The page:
Kolender won the vote, and Roberts wasn't happy. Roberts wouldn't comment for this story, but a person who was there at the time remembers his reaction.
“There was a phone call after that in which Ron used a lot of language that you wouldn't print in your paper,” the person said. (Actually, there are no words that CityBeat wouldn't print, but the source didn't remember the exact words so much as the tone.)
Kolender and Roberts made joint public appearances in the intervening years, but Roberts apparently never forgot the slight. Though Gore was well-known to be Kolender's heir apparent, Roberts had worked with Duffy, and he soon learned of Duffy's ambitions. In 2007, he hired him. If tensions had thawed, they froze right up again. In that March conversation with Kolender, CityBeat asked his opinions on Gore's opponents, notably Jim Duffy.
“I have no comment on that hire,” Kolender barked into the phone. CityBeat hadn't asked about the hire, only the man.
“I have not talked to [Roberts] since he did this—the Duffy thing,” Kolender said. “He has never let me know why he did it or what, and I have not asked. I think it would have been nice if he'd have called and let me know.”Meanwhile, Duffy's presence inside the County Administration Building is causing tension among folks who work there.
“It's awkward,” said one county employee. “We've never had anyone within the county running against someone else in the ‘county family.'”
The feeling among some staffers is that because Duffy is running against Kolender's picked successor, he's, in some way, running against the county as a whole. In addition, Duffy, as Roberts' chief of staff, gets to sit in on regular briefings on issues that will appear on the supervisors' agenda.
“It hasn't been awkward,” Duffy said. “I've been part of the county family for 23 years. Gore and I both work directly for elected officials. We're in the same position.”
Duffy, son of John Duffy, San Diego's second longest-serving sheriff, will certainly take advantage of his family name when it comes to campaigning, said his political consultant, Jennifer Tierney.
“Everywhere he goes, people ask if he's Sheriff Duffy's son,” she said.
After the elder Duffy retired in 1991, his own picked successor, Jack Drown, was defeated by Jim Roache. After four tumultuous years, Roache was beaten by Kolender. Roache's undersheriff at the time was Jay LaSuer, who, these many years later, now wants to become the next county sheriff.
LaSuer worked in the Sheriff's Department for 23 years, until Roache's defeat sent him packing. He served as a La Mesa City Council member for 10 years, and then as a member of the state Assembly for six years until term limits pushed him out. He spent the next two years “working around the house,” he told CityBeat. LaSuer came out of retirement, he said, only because people asked him to run.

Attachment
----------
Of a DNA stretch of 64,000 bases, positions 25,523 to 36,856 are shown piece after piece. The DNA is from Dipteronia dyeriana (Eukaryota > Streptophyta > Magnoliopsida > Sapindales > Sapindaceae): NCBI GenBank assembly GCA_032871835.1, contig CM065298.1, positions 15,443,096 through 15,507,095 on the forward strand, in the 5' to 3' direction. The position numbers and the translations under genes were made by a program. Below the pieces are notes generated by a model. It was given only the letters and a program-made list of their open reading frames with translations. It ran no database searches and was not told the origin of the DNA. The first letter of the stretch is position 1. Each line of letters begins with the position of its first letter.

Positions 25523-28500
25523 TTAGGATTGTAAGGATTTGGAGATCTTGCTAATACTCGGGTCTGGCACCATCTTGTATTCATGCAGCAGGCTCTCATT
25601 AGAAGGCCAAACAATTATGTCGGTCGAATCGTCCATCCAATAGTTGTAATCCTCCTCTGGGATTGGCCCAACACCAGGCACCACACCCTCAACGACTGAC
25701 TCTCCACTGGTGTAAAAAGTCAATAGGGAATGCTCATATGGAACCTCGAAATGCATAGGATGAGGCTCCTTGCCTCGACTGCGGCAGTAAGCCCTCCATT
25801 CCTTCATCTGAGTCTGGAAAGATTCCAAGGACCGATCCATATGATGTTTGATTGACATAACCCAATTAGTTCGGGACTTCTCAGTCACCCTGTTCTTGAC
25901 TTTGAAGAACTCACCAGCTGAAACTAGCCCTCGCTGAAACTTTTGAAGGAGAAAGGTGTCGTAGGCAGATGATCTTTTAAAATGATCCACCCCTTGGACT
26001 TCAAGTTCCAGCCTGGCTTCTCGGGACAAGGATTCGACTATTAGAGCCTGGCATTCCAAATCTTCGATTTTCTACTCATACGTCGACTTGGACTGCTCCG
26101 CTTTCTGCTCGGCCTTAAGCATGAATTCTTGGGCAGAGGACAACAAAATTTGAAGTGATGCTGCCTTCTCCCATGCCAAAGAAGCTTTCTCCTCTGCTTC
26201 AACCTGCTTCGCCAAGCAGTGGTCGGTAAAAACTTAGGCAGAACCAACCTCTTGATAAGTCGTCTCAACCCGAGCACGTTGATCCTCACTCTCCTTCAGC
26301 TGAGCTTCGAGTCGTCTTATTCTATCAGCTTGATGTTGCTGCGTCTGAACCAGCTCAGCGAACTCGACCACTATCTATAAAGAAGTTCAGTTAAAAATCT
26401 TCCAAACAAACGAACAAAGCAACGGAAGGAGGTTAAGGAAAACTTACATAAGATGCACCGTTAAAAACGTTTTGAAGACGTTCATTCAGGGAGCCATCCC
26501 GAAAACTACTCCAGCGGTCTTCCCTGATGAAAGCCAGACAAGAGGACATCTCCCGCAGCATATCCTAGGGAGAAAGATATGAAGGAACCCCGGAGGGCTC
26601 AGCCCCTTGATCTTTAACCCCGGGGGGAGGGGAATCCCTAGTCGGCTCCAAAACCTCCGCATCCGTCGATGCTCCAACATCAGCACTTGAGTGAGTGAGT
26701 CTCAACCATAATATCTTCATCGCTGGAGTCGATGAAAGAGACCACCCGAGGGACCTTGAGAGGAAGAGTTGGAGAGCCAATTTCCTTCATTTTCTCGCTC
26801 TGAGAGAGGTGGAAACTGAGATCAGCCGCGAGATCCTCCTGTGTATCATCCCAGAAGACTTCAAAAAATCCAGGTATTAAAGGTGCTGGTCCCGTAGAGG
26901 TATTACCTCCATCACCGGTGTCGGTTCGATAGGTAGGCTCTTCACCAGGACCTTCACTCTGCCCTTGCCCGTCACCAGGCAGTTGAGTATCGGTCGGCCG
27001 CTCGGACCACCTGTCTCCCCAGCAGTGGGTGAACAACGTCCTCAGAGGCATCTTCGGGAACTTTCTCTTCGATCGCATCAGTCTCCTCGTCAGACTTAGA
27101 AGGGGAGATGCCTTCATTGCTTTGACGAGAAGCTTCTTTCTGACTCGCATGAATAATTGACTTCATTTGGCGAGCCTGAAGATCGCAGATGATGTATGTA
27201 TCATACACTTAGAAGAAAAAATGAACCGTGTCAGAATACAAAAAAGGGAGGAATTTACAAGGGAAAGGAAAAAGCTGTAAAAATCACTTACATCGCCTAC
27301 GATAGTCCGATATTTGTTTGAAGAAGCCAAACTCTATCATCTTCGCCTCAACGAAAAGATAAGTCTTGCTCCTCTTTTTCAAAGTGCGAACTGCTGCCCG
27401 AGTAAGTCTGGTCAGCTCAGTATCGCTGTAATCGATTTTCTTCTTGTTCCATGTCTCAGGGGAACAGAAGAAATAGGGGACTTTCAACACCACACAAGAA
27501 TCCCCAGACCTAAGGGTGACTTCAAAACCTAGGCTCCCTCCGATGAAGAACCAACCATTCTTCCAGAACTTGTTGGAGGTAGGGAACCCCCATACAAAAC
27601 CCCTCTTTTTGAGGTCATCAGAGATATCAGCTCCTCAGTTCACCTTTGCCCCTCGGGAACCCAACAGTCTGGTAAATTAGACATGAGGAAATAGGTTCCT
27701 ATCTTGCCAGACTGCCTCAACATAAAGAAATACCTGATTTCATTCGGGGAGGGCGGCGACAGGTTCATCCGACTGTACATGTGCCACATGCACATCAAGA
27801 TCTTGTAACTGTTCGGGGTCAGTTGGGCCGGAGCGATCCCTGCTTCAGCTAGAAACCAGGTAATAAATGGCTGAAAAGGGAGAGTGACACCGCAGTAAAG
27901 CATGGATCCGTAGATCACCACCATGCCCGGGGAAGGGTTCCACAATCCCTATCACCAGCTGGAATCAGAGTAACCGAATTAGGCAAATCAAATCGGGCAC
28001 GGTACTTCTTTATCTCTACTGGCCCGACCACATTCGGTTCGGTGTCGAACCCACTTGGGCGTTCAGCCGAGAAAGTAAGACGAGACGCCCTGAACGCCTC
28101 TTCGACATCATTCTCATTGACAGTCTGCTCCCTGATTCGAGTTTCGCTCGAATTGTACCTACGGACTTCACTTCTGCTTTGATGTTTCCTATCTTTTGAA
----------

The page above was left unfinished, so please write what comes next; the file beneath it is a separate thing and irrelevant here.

Since declaring his interest in June, LaSuer said he's been spending his time meeting with groups throughout North and East County, trying to solidify support. LaSuer has been endorsed by Duncan Hunter the elder and his son, Rep. Duncan Hunter, plus a number of other East and North County politicians. He told CityBeat he will apply to the Board of Supervisors to be appointed sheriff.
While he doesn't have a particular champion, much of LaSuer's base of support resides in Supervisor Dianne Jacob's district, and many of his supporters will probably share conservative views on illegal immigration and gun permits with Supervisor Bill Horn's constituents. Jacob has not endorsed anyone for sheriff, and while Horn has endorsed Gore, he faces election in 2010 and may want some of LaSuer's potential votes. Since Kolender's retirement, LaSuer has applied pressure by convincing his supporters to e-mail their supervisors.
The only candidate definitively not putting himself in the race for the appointment is former San Diego Police Chief David Bejarano. In addition to 24 years as a San Diego police officer, Bejarano was the U.S. Marshal for Southern California, and he now serves on the Chula Vista School Board.
“The next sheriff should be chosen by the voters,” Bejarano said in a statement e-mailed to CityBeat; “therefore, I believe the Board of Supervisors should appoint a non-candidate as acting sheriff. For that reason, I am not inclined to participate in the appointment process.”
Most handicappers make Gore the favorite for appointment. While Roberts will undoubtedly support Duffy, a source who has discussed the subject with the remaining four supervisors seemed confident that Gore would be appointed. Then again, the source emphasized, “you never know exactly what's going to happen when it comes to a vote.” Write to firstname.lastname@example.org and email@example.com.